I wear turban when I dance because my hair is short (and I've a small head) and I need something to stick the flowers on. Also, as androgynous as I want to be, men do wear turbans, and in a way, my turban can both conceal and show that I'm a dude. 

Does that make me, an ATS® belly dancer, a cultural appropriator? I guess for some people, yes. But I do know my limits, because I know which elements I need to use, which elements I can go without, and not only because of aesthetic reasons. Having knowledge and information on the things we wear and create (and for some, the things we eat) is one of the ways to adopt a culture and promote its beauty. If you go to FatChanceBellyDance® studio, you'll see stacks of books about tattoos and jewelry and textile. Those ladies, especially Ms. Nericcio, know their trade.

ATS® is not an authentic representation of Middle-Eastern dance. That fact was established a long time ago. Some people are ignorant of that, and that's also another fact. So let me write this again: ATS® is not an authentic representation of Middle-Eastern dance. 

But many ATS® dancers (I'm not saying all) are well aware of the origins of the jewelry they wear. Some of them can even point the places out on the world map. Some have even been there. These dancers help expose the world to a culture rich with tradition and exquisite jewelry (and then some), which means more production, more income, and eventually more revenue to the craftsmen and the overall tourism industry. 

At the Indian and Vedic Culture miniseminar several months ago, Ms. Colleena Shakti said that the NakaRali silver supplier and craftsmen had doubted that their products would sell well in the USA (and subsequently, the world), because they had low demands in India. More and more young people in India prefer the more modern (and sometimes cheaper) jewelry. This stroke a chord. Many Indonesians, I for one, don't wear traditional clothings or promote the traditional jewelry, which by no means is less exquisite than Indian jewelry. 

In Evolutions: The Exotic Art of Tribal Bellydance, Zoe Jakes talks about her costume and jewelry inspiration. One of the pieces she wears is a heart-shaped pendant from Java. Is it a religious symbol? I don't think so. What if it is? Should I care? I don't think so either. Is she culturally appropriating one culture from my country? Maybe. But here's what I do know: when I heard Zoe said "Javanese", my heart leapt with pride. She's an international performer and I don't care that I sometimes don't like her style, but she promotes something from my homeland. Also, every time I hear songs that incorporate musical instruments from Indonesia, I feel honored, I feel respected.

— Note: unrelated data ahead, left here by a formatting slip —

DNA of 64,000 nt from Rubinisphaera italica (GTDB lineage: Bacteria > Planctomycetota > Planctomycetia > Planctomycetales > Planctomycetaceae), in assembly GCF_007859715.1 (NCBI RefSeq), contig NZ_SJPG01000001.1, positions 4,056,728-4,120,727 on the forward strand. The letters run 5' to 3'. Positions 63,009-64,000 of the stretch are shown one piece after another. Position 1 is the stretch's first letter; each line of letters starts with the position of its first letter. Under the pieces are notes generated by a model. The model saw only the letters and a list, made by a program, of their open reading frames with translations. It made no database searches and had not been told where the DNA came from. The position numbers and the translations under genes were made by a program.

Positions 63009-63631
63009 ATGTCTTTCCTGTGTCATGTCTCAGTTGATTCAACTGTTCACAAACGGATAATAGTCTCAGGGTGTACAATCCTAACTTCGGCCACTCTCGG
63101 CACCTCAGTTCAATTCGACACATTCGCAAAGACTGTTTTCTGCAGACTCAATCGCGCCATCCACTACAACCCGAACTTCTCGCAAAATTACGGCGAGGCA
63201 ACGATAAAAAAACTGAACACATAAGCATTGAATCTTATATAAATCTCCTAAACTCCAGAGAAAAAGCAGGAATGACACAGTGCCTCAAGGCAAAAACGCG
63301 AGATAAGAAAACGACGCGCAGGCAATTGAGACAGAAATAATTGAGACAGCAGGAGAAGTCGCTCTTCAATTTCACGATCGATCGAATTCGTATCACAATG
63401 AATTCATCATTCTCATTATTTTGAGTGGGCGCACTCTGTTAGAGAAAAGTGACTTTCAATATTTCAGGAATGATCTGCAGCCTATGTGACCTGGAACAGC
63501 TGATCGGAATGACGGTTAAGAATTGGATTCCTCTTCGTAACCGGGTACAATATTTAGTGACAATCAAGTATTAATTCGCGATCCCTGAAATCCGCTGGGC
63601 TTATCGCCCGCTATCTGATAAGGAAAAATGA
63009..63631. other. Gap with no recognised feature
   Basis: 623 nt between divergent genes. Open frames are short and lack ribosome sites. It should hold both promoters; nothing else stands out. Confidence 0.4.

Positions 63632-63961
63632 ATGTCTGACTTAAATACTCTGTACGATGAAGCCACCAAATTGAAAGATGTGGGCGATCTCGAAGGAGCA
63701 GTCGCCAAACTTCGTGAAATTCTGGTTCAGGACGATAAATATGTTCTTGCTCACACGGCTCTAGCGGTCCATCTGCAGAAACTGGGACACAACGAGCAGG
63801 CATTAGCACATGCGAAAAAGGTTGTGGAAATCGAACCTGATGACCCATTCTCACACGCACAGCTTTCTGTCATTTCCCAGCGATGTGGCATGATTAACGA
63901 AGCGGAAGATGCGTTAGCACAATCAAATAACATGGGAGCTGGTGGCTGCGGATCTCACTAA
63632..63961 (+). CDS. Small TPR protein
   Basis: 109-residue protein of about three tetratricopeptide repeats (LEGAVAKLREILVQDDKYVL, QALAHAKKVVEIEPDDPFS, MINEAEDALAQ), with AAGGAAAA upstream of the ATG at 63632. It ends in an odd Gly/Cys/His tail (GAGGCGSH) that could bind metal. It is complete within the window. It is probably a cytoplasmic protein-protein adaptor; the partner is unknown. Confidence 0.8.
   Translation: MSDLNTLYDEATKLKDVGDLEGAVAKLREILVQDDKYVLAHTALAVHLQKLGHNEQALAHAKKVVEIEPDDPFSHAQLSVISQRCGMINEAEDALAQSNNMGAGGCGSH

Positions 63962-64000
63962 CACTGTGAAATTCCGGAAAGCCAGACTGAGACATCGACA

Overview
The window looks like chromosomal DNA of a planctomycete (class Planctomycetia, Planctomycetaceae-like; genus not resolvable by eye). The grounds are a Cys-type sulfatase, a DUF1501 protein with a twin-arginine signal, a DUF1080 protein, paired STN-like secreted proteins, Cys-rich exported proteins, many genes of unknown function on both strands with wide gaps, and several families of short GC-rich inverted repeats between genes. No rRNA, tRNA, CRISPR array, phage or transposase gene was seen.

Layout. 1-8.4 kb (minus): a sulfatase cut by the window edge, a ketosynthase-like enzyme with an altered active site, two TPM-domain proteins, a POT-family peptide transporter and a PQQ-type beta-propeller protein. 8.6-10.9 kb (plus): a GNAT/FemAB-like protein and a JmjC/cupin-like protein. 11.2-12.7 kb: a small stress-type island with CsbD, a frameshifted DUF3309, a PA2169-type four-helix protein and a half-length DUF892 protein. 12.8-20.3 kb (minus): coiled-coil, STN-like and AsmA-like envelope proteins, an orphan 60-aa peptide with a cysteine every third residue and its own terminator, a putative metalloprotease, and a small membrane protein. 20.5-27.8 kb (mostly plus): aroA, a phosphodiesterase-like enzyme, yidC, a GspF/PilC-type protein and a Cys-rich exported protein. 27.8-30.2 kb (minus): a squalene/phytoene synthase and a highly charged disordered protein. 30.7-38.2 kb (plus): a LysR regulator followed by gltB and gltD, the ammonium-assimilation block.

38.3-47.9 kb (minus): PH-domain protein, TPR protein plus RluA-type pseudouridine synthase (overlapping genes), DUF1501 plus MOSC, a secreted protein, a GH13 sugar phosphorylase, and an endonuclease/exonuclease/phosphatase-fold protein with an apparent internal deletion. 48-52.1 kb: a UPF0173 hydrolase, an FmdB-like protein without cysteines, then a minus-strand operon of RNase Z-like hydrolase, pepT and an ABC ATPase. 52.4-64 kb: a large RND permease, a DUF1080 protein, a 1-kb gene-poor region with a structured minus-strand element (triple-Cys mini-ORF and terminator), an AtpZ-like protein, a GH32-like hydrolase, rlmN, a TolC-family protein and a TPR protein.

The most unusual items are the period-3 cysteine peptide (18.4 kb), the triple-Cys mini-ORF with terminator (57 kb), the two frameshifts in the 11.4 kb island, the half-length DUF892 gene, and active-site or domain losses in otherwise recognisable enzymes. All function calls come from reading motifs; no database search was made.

Heck, I was ELATED when I saw Kecak dance in The Fall (frigging awesome movie, by the way. Very beautiful, very strange, very surreal, very emotionally exhausting, with Husband #16 Lee Pace in it). 

Also, another thing. There's this Tumblr blog that bashes people wearing Native American headdress. I get it. The thing is, the same writer said that he celebrated Halloween, which is a Celtic tradition and is nowadays commercialized (like Christmas and Easter and the Eid). So, double standards? 

My friend Julia sent this link to a great article (the conclusion is, it's hard to draw the line as to what exactly is "cultural appropriation", but the rule of thumb is to not wear something that has a deep symbolic meaning like a war bonnet, nor something that has religious meaning like the Rosary, and always make sure that the craftsmen get respectable cut because, well, they need the money to keep producing those gorgeous items. By the way, in terms of turbans vs. war bonnets, you know, many turbans are worn because of the functional purposes). 

Well, I'm beat. I was supposed to do my homework, but I really felt that I needed to get this one out first. 

Man in orange and green turban photo is taken from Pink.City.Mag and check out its page on Turbans!

Photo of Carolena Nericcio by Kristine Adams

Photo of me taken by Shelly Swanegan Hamalian.

Sunday, September 16, 2012

folkloric look for ats®

All I knew (and this was said repeatedly whenever we had classes that focused on creating a folkloric look) was that generally, when one wants to dance ATS® to a folkloric music (with the mizmar, oud, doumbek, without any of the synthesized sounds), complete with the vintage head wrap and tassels, it is best to maximize the folkloric look by staying away from swirly, swishy moves. This categorization had eluded me for so long (a year, probably), but last Saturday, I finally received the answer. 

Ms. Sandi Ball gave me the permission to copy this list. I've added some that weren't on the original list (look for the asterisk). 

Folkloric Look:
  1. Egyptian (I assume this means all variations of Egyptians, including Triple Egyptian, but excluding Egyptian Sevillana since this has a more Flamenco feel to it)
  2. Arabic (but not Arabic Hip Twist nor Arabic Hip Twist Flourish and its later descendant: the Alabama Twister)
  3. Pivot Bump
  4. Choo Choo
  5. Shimmy (including the variation with a slight dip on the one in every four counts. Since the Shimmy is a two-count move, it goes like this: one - two - one - two - one - two - one - two - one - two etc. The underlined is when you slightly dip) 
  6. Turkish Shimmy (including Quarter Turn and Half Turn, but excluding Turkish Shimmy with Arms & Turn)